INFORMATION ON HIV/AIDS TREATMENT, PREVENTION AND RESEARCH FROM DHHS

“On April 8, 2014 FDA approved updates to the Isentress (raltegravir) label to include information regarding co-adminsitration of raltegravir with boceprevir or telaprevir.

“In drug interaction studies, raltegravir did not have a clinically meaningful effect on the pharmacokinetics of telaprevir or boceprevir. No dose adjustment is required for Isentress or boceprevir or telaprevir.”

The revised label is available at the FDA website.

More information is available:

“On April 7, 2014, FDA approved new changes to the Prezista (darunavir) label to update the following sections:

  • “WARNING AND PRECAUTIONS, Severe Skin Reactions,  ADVERSE REACTIONS, Postmarketing Experience, and PATIENT COUNSELING INFORMATION sections of the labeling were updated with information regarding rash with eosinophilia and systemic symptoms.
  • “DRUG INTERACTIONS, Established and Other Potentially Significant Drug Interaction and CLINICAL PHARMACOLOGY, Table 15 subsections of the labeling were updated with information regarding dolutegravir. …
  • “CLINICAL PHARMACOLOGY, Microbiology subsection of labeling was updated to rilipivirine to the list of drugs that did not show antagonism with darunavir. 
  • “Prezista 400 mg tablets were removed from the HOW SUPPLIED/STORAGE AND HANDLING section because this dosage strength is no longer marketed in the US.”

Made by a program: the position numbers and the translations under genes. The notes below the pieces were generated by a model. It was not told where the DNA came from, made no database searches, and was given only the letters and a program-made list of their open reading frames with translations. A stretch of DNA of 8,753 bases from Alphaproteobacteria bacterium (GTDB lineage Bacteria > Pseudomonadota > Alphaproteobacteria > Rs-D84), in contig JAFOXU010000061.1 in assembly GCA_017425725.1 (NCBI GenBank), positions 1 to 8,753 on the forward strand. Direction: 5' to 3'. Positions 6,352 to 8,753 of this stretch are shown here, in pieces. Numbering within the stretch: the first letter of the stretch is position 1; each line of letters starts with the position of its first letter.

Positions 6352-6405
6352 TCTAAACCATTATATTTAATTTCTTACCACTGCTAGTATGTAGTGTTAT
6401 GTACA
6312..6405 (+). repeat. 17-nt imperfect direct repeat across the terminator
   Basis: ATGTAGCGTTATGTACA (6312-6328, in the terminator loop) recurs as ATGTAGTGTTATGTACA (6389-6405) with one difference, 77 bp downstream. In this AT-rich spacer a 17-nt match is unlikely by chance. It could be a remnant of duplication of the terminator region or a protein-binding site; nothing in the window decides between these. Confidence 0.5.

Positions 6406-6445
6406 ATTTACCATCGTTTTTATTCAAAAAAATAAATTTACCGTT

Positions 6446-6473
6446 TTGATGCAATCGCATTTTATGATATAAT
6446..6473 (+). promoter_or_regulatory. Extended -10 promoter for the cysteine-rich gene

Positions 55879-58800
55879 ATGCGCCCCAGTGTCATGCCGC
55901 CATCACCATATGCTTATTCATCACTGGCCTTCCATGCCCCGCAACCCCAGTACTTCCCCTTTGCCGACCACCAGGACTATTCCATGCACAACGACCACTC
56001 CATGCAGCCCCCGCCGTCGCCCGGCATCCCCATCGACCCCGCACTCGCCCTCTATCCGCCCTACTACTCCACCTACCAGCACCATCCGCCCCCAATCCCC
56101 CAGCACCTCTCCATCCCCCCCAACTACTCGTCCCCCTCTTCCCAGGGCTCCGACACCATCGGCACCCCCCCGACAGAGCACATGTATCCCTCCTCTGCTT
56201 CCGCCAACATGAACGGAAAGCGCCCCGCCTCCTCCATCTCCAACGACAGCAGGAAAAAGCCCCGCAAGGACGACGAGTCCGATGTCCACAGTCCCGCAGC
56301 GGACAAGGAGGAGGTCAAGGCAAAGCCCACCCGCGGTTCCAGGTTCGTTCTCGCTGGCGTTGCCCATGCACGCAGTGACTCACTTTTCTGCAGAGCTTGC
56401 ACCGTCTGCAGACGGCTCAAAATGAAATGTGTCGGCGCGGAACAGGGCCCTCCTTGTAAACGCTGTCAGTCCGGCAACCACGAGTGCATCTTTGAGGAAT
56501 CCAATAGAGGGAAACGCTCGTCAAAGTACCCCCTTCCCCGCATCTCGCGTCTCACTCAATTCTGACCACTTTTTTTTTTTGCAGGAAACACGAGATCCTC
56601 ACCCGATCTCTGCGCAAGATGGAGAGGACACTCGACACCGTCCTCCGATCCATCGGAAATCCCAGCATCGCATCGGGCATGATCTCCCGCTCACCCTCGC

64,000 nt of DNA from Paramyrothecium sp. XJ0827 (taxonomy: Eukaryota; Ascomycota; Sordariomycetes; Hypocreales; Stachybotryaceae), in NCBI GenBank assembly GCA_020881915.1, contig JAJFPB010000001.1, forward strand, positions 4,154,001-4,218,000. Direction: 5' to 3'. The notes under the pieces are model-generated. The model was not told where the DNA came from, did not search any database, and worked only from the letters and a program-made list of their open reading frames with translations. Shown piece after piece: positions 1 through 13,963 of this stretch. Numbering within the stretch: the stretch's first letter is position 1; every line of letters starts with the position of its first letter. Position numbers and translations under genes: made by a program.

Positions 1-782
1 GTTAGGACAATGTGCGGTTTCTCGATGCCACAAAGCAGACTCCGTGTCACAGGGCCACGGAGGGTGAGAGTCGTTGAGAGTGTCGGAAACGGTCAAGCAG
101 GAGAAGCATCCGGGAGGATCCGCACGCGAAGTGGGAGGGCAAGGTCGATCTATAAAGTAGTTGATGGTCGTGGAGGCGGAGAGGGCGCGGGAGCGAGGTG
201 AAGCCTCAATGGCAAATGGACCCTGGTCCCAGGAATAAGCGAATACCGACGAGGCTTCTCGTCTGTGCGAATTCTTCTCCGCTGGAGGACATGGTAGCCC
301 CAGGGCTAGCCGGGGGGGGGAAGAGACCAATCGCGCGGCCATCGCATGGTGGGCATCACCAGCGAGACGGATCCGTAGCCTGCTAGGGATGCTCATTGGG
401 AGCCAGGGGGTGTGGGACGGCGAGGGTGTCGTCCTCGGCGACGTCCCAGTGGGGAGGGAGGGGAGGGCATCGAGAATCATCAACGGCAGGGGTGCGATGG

The revised label is available at the FDA website.

More information is available:

  • April 3, 2014: Future HIV Vaccine Research Must Consider Both Protective Immune Responses and Those That Might Increase Susceptibility to Infection

    “Last year, the National Institute of Allergy and Infectious Diseases (NIAID), part of the National Institutes of Health, held a scientific meeting to examine why certain investigational HIV vaccines may have increased susceptibility to HIV infection. In a new perspectives article appearing in the journal Science, HIV research leaders from NIAID (Anthony S. Fauci, M.D., and Carl W. Dieffenbach, Ph.D.) and its grantees at Emory University (Eric Hunter, Ph.D.) and the University of California, San Francisco (Susan Buchbinder, M.D.), summarize the findings and considerations for future HIV vaccine research.”

     
  • March 31, 2014: HIV-Infected Men at Increased Risk for Heart Disease, Large Study Finds

    “The buildup of soft plaque in arteries that nourish the heart is more common and extensive in HIV-infected men than HIV-uninfected men, independent of established cardiovascular disease risk factors, according to a new study by National Institutes of Health grantees. The findings suggest that HIV-infected men are at greater risk for a heart attack than their HIV-uninfected peers, the researchers write in Annals of Internal Medicine.”

The HHS Panel on Treatment of HIV-Infected Pregnant Women and Prevention of Perinatal Transmission announces the release of the updated Recommendations for Use of Antiretroviral Drugs in Pregnant HIV-1-Infected Women for Maternal Health and Interventions to Reduce Perinatal HIV Transmission in the United States.

For a complete preview of key updates to the guidelines, please see What's New in the Guidelines. Additions and revisions are also highlighted in yellow throughout the text and tables of the guidelines.